University of Alaska Southeast Chancellor Rick Caulfield speaks at the Juneau Chamber of Commerce luncheon at the Moose Lodge on Thursday, May 30, 2019. (Alex McCarthy | Juneau Empire)

University of Alaska Southeast Chancellor Rick Caulfield speaks at the Juneau Chamber of Commerce luncheon at the Moose Lodge on Thursday, May 30, 2019. (Alex McCarthy | Juneau Empire)

University officials to consider having one University of Alaska, not three

Regents considering future with budget cuts

At this point, budget cuts are the norm for the University of Alaska system.

In the past five years, the university has had to cut about 1,200 jobs, University of Alaska Southeast Chancellor Rick Caulfield said to the Juneau Chamber of Commerce on Thursday. This year, with extensive budget cuts proposed by Gov. Mike Dunleavy’s administration, university officials are bearing down and seriously looking at the future of the university system.

One of those options, Caulfield said, is having just one accredited university instead of three. Instead of the three universities (Anchorage, Fairbanks and Southeast) all having their own programs and their own autonomy, they would all have a “cookie-cutter approach,” Caulfield said.

It’s an idea that’s been floated in the past, he said, but the Alaska Legislature is asking the Board of Regents to do it once again.

“A lot of people have said over the years, ‘Why do we have three universities? Why don’t we just have a single University of Alaska?’” Caulfield said. “You can think about that and there’s a logic to it in terms of efficiencies and so forth, but at the same time, Alaska is a vast state. The programs and the needs of students in the Anchorage area are quite different than in Fairbanks and are quite different in Southeast Alaska.”

The Board of Regents will soon form a task force to look into it, Caulfield said, and members of the task force will likely have recommendations for the regents (and for the Legislature) in September or November.

[UAS student becomes first to benefit from Coast Guard scholarship program]

The Legislature’s request for this task force, Caulfield said, is included in the Legislature’s budget proposal — which has not yet been passed. That proposal, which was put together by a committee of members from both the House and Senate, would cut the university system’s budget by just $5 million instead of more than $130 million (or 41 percent of the state’s funding for the system) as proposed by the governor.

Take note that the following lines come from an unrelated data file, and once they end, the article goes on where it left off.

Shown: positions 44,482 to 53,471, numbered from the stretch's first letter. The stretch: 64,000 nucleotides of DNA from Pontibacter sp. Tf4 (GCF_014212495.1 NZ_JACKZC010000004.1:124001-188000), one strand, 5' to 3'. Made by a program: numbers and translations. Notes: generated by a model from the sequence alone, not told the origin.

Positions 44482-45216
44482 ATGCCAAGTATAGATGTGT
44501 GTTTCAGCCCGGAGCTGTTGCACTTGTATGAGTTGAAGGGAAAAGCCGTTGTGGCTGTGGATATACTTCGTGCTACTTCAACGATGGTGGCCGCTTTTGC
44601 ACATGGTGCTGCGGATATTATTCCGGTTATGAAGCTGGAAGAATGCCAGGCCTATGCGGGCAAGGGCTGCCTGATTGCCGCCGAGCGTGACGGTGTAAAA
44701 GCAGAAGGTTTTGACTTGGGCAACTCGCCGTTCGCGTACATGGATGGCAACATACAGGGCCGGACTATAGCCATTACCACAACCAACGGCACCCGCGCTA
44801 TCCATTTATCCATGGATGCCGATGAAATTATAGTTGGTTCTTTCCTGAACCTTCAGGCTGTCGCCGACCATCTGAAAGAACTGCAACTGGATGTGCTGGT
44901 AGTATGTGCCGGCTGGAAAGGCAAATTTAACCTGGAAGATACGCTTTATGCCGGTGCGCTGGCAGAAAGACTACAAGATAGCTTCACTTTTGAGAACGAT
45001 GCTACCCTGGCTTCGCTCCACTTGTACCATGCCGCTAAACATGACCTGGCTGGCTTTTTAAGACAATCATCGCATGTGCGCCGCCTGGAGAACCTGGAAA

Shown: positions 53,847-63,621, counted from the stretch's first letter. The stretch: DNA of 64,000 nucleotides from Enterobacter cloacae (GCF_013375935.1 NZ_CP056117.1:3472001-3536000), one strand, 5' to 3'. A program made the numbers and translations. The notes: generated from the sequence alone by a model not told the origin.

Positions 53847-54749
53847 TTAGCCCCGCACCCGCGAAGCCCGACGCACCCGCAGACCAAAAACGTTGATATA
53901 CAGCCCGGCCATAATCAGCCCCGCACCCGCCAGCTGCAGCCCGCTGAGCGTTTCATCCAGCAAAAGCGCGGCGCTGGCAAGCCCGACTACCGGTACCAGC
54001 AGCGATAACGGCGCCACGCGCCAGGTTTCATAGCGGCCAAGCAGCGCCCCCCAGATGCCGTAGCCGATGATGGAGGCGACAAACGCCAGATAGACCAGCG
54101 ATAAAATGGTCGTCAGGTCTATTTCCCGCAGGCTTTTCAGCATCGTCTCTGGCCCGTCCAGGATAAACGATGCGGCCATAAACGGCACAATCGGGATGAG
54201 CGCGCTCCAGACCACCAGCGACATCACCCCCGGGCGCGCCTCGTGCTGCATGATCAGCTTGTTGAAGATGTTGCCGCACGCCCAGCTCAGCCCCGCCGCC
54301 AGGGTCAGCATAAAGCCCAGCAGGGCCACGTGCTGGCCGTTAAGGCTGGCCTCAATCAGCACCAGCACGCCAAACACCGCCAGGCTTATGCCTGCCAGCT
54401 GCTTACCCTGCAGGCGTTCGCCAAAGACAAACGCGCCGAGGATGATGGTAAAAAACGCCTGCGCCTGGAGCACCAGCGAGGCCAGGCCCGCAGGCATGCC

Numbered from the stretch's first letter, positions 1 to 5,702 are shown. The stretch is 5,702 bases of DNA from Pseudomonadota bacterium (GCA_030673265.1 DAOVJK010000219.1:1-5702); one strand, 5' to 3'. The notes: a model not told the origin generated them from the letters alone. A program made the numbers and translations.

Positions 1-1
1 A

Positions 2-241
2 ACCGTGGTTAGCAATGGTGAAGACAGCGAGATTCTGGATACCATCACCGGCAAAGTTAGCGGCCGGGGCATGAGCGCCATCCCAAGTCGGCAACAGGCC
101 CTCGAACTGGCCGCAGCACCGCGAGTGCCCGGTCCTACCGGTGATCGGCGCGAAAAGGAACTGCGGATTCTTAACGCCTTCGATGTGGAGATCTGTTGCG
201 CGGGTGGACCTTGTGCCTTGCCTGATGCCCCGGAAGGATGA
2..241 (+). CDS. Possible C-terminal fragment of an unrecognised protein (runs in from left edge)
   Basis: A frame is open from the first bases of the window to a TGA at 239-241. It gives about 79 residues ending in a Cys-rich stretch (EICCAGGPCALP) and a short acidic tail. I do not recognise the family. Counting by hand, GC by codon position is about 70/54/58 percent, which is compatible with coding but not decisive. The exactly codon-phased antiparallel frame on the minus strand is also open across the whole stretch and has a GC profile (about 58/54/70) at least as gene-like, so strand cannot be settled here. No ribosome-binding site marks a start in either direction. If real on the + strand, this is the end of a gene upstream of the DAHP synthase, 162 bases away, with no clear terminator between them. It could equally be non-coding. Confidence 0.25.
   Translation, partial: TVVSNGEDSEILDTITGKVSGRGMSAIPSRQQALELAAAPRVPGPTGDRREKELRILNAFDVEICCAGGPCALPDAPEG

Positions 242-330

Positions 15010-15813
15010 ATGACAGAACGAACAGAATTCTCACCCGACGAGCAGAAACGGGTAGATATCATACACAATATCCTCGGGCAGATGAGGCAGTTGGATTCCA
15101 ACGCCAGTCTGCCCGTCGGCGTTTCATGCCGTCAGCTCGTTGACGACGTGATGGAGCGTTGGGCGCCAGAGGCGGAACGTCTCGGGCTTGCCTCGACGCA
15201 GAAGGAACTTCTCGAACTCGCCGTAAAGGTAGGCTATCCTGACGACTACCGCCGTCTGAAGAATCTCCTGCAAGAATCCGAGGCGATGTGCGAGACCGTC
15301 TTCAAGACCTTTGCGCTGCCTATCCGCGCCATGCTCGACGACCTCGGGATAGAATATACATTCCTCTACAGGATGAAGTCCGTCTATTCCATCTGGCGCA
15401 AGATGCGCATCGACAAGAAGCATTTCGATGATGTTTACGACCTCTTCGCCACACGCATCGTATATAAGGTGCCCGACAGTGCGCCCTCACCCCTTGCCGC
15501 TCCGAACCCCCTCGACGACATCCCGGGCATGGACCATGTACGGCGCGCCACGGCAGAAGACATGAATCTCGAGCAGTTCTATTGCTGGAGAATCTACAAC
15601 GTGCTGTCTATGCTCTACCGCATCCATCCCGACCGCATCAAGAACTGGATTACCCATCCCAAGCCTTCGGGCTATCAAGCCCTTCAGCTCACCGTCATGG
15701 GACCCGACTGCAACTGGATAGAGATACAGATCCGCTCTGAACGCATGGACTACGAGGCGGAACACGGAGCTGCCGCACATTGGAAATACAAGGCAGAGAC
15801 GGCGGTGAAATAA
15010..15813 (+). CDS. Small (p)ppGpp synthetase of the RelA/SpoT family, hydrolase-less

The issue of accreditation has been a hot topic this year for the system, as UAA lost its accreditation for its education program in December. Caulfield said Thursday that “it should never have happened, and the leadership there should have seen it coming.” The Board of Regents voted in April not to pursue reaccreditation for many of the programs in the school of education.

Caulfield said he’s skeptical of having just one university for the state. The separate universities all set themselves apart and can serve their populations effectively with the differences in their academics, he said.

“Facetiously, I talk about the fact that a Nanook sports fan in Fairbanks is not ever going to be a Seawolves sports fan in Anchorage,” Caulfield said.

Auke Bay Marine Station in limbo

One byproduct of the state’s budget uncertainty, Caulfield said, is a project UAS has had on its mind for a long time.

The university has been working to build the Auke Bay Marine Station, which would be a center for science studies for UAS students. It takes the place of a National Oceanic and Atmospheric Administration (NOAA) lab that was there previously.

This rendering shows what the University of Alaska Southeast’s Auke Bay Marine Station. The building is pictured on a typical Juneau day. (Courtesy of University of Alaska Southeast)

This rendering shows what the University of Alaska Southeast’s Auke Bay Marine Station. The building is pictured on a typical Juneau day. (Courtesy of University of Alaska Southeast)

The $13 million project is on hold for the moment, Caulfield said Thursday, as the university awaits the state’s final decision on the budget. He said that under the Legislature’s relatively small proposed cut, the project would go forward as planned. A larger cut might force them to change their plans around, he said.

Last summer, university officials told the Empire that they were aiming for the facility to be finished in 2020. Caulfield said that’s still possible.

“That is my hope, that we come to a reasonable resolution of the budget situation that allows us to move ahead expeditiously and allows us to stay on track with the construction project,” Caulfield said.


• Contact reporter Alex McCarthy at amccarthy@juneauempire.com. Follow him on Twitter at @akmccarthy.


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